Winton Churchill surveyed the staggering magnitude of worldwide carnage and destruction at the end of World War II and remarked that there was never a war easier to prevent. When Hitler stationed troops in the Rhineland in 1936, in clear violation of the Versailles treaty, the French military alone could have overwhelmed the German Army. But with the horrors of World War I still vividly remembered, the European allies were politically unable to move against Hitler. So they waited and talked. The cost of their inaction was 60 million lives.
In the face of Obama’s endless decrees that the war with militant al Qaeda was over and his underlying fervent belief that the world would be safer with the U.S. in retreat, his dangerous delusions are now wreaking vast carnage in IS- (Islamic State) controlled Syria and all across the Tigris/Euphrates Valley, an area the size of Great Britain. As retired Marine Corps General James Mattis puts it, “No war is over until the enemy says it’s over.”
Despite the grotesque footage of mass executions, beheadings, and crucifixions emanating from what many are calling the new Muslim Caliphate, there are some hopeful signals emanating from the emergence of a free, independent Kurdistan, a new western-friendly Muslim state that can become a beacon of hope for positive change in the extraordinarily troubled Muslim heartland.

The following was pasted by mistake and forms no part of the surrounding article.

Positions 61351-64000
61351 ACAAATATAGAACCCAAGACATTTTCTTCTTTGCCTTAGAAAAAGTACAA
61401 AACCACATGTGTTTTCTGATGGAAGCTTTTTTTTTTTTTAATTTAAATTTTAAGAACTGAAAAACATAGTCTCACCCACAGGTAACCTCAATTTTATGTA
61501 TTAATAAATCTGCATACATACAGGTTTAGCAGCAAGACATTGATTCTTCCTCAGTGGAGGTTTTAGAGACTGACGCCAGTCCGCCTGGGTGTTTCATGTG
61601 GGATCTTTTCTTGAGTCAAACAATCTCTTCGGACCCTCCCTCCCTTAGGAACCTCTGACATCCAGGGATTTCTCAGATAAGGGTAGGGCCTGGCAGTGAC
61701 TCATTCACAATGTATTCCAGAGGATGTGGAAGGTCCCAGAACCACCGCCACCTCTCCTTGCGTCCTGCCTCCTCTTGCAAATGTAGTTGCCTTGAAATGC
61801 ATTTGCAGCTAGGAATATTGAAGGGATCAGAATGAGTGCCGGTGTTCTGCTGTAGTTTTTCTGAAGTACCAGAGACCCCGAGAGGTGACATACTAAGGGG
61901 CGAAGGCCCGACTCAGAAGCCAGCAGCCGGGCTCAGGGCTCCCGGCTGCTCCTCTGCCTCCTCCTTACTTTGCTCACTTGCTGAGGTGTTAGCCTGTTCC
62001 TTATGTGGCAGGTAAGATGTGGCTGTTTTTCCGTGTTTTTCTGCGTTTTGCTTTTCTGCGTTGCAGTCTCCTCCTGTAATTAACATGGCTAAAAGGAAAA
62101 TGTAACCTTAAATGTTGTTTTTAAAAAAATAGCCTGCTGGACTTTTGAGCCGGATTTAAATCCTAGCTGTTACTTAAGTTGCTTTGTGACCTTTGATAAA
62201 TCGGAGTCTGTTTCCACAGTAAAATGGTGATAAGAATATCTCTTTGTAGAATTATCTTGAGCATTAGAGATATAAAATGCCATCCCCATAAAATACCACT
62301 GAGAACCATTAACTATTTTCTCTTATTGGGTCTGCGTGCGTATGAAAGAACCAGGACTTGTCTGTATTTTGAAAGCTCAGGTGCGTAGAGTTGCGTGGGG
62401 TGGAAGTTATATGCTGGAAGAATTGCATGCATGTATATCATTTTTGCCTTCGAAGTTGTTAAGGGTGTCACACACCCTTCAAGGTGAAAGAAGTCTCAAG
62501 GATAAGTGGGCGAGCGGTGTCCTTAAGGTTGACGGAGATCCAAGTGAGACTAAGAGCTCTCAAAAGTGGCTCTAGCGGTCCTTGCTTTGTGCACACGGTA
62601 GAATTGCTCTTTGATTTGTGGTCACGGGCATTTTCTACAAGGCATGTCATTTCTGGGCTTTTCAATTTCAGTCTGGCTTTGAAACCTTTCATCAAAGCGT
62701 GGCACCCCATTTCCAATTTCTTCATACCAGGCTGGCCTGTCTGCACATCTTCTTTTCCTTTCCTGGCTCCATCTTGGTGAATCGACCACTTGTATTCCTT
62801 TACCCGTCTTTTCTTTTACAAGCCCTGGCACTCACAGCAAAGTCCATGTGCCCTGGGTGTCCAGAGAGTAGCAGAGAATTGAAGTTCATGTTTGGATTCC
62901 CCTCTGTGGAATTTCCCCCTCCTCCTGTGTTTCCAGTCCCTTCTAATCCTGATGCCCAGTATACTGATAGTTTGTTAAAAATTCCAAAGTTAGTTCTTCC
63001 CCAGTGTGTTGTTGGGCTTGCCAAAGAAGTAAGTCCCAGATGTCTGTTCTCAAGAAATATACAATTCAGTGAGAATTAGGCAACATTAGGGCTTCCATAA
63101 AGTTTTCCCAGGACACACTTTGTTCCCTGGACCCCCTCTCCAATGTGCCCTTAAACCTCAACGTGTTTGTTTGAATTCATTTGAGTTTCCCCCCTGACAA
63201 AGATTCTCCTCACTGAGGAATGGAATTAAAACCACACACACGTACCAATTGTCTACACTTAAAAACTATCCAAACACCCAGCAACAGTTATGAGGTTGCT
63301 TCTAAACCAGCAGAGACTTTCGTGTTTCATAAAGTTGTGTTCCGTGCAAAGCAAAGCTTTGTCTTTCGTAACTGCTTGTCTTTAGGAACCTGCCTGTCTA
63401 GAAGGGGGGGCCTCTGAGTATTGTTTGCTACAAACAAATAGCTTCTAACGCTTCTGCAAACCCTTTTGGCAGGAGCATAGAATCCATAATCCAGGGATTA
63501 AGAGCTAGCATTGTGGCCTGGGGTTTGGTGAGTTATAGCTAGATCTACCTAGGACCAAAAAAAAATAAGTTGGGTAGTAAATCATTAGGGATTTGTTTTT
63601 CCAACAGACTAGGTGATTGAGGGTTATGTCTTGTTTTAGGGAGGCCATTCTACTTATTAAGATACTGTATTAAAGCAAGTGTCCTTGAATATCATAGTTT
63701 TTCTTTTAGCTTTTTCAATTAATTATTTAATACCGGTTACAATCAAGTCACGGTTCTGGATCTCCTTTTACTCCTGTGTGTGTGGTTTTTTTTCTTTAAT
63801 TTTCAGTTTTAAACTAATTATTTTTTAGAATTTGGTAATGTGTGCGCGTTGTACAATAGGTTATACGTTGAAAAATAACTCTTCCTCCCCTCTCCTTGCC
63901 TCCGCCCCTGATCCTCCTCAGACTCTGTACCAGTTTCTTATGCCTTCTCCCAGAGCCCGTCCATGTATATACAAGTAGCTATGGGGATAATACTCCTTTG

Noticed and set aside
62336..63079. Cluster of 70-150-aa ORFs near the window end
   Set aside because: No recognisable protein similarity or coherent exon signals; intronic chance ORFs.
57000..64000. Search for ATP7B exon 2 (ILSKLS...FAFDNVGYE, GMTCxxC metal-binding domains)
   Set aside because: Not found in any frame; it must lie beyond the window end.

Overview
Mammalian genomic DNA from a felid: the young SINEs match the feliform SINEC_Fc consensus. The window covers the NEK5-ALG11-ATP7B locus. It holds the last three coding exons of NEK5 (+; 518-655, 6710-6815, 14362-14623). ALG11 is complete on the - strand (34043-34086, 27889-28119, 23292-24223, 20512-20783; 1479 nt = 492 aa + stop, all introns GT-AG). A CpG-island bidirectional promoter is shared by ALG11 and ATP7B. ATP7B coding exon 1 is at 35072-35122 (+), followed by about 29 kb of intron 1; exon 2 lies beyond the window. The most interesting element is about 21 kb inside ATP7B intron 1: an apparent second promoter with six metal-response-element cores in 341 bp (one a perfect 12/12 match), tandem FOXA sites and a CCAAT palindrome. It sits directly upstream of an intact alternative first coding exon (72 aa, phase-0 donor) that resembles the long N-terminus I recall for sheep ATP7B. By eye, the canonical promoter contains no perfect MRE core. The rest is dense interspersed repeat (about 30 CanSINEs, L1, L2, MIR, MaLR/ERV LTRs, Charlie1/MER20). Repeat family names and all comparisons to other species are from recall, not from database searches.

News from the Syrian Front
Recently, the focus of the war with IS shifted to Syria, to the Kurdish city of Kobani far away from Iraqi Kurdistan, located on the border next to Turkey. Over the past few weeks, in the tradition of the seventh-century armies of Allah, IS has besieged the city there hoping that its capture would provide it a recruitment boost and demoralize the Kurds who now make up the only effective ground forces confronting it. Due to desperate pleas and western fears that there would be a huge civilian massacre, the U.S. and its allies launched several hundred bombing raids in and around the city. While IS did breach a portion of the city’s defenses and living conditions are desperate, the valiant Kurds still hold most of the city.
More significantly, Turkey’s President Erdogan has now agreed to allow Kurdish reinforcements to transit through Turkey to reach the city. Reports are that they have arrived. This is an important development because a portion of the Kurdish forces fighting IS in Iraq and Syria are members of the PKK, the Kurdistan Workers Party, which has been fighting Turkey for its independence. Over the past three decades, Turkey’s civil war with the Turkish Kurds of the PKK has resulted in 40,000 dead. Both the U.S. and Turkey list it as a terrorist organization.